Pompeo in Russia: Five Talking Points
JC News|May. 14, 2019
US Secretary of State Mike Pompeo will have plenty to talk about with his Russian counterpart Sergei Lavrov when the pair meet in the southern Russian city of Sochi on Tuesday.
As relations between Moscow and Washington plunge to depths not seen since the Cold War, here are topics the top diplomats could address:
- Venezuela -
Pompeo and Lavrov have in the past weeks called on the other's country to get out of crisis-wracked Venezuela.
Moscow is a key ally of President Nicolas Maduro whereas Washington backs opposition leader Juan Guaido.
Russia slammed the US's "irresponsible" support for a failed uprising against Maduro. Pompeo said Maduro had been ready to leave the country but that his Russian backers talked him out of it.
- North Korea -
North Korean leader Kim Jong Un last month met Russia's Vladimir Putin for their first face-to-face talks.
The meeting in Vladivostok aimed to counter US influence and boost Moscow's role on the Korean peninsula, after earlier negotiations between Kim and US President Donald Trump broke down.
Pyongyang has angrily insisted "foolish and dangerous" Pompeo be kept away from further talks.
- Election meddling -
The report by US special counsel Robert Mueller did not find Trump's campaign team colluded with Moscow but did document widespread Russian attempts to influence the 2016 election.
Pompeo, who has promised "tough actions" on meddling, last month warned Russia would attempt to influence the next US presidential election in 2020.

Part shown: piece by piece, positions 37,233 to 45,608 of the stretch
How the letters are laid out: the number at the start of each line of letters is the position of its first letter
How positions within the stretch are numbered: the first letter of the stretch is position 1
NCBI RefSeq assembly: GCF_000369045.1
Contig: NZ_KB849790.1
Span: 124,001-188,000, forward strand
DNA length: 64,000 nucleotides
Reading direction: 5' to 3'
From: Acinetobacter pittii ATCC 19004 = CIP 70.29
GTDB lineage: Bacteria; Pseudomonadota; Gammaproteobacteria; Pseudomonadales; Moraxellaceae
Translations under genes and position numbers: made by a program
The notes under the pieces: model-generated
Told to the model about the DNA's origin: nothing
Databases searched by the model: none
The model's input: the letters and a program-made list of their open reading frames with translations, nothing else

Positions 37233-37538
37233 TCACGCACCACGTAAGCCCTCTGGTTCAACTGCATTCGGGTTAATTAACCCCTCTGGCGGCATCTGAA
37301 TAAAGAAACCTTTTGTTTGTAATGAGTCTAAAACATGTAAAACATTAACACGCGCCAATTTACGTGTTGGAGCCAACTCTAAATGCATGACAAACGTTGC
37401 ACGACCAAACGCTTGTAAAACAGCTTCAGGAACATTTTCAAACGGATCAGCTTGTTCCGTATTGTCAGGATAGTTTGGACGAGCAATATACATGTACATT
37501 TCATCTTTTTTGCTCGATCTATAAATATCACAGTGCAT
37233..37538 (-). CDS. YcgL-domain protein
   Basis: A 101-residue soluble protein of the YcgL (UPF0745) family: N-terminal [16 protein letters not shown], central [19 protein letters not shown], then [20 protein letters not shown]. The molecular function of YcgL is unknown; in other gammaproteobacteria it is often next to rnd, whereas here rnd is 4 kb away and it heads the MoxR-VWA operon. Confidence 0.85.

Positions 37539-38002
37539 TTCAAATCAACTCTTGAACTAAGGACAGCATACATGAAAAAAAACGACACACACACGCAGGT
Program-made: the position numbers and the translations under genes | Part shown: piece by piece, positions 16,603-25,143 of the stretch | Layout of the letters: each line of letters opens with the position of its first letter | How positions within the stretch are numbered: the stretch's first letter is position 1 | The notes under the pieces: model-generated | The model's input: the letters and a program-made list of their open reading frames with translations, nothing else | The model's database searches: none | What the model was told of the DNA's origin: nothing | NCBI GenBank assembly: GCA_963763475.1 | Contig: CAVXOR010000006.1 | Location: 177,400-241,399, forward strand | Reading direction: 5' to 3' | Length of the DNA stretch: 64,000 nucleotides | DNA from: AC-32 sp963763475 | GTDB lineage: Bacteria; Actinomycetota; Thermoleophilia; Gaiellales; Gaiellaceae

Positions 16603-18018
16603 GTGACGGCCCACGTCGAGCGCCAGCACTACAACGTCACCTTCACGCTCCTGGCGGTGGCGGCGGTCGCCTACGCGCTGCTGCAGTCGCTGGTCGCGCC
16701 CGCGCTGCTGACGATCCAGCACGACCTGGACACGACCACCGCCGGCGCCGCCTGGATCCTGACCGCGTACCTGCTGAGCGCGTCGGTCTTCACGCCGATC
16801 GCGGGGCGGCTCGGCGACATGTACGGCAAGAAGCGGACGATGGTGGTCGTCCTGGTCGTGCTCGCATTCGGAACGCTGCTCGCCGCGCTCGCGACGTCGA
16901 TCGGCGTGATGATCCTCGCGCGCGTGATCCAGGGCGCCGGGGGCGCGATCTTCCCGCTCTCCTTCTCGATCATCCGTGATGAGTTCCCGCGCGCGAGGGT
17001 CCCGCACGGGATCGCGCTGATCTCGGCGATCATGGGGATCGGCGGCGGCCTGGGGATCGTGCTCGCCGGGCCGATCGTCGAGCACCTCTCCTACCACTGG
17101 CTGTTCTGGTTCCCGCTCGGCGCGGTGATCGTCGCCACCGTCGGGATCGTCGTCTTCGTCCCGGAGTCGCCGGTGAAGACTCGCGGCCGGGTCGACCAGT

"And we should expect in 2050, the Russians will be at it still," he said.
Moscow has long rejected reports it sought to swing the 2016 vote in Trump's favour.
- Prisoners -
Moscow has denounced the case against Maria Butina, the only Russian arrested and convicted in the three-year investigation of Moscow's interference in US politics.
Butina, who remains incarcerated in the US, faced "arbitrary" charges, Putin has said.
Meanwhile US citizen Paul Whelan is in detention in Russia.
The security expert was accused of espionage and arrested in Moscow late last year.
Moscow has rejected the idea Whelan could be exchanged for any prisoner in the United States, saying it does not treat people as "pawns" in diplomatic games.
- Sanctions -
Washington slapped sanctions on Russian businesses and individuals after Moscow annexed the Crimean peninsula from Ukraine in 2014, damaging the Russian economy and sending the ruble into a tailspin.
The US, Canada and the European Union have added new sanctions over Moscow's subsequent backing of separatist rebels in eastern Ukraine in a conflict that has claimed some 13,000 lives.
Washington may be looking for progress on the separatist conflict after Ukraine elected a new president last month.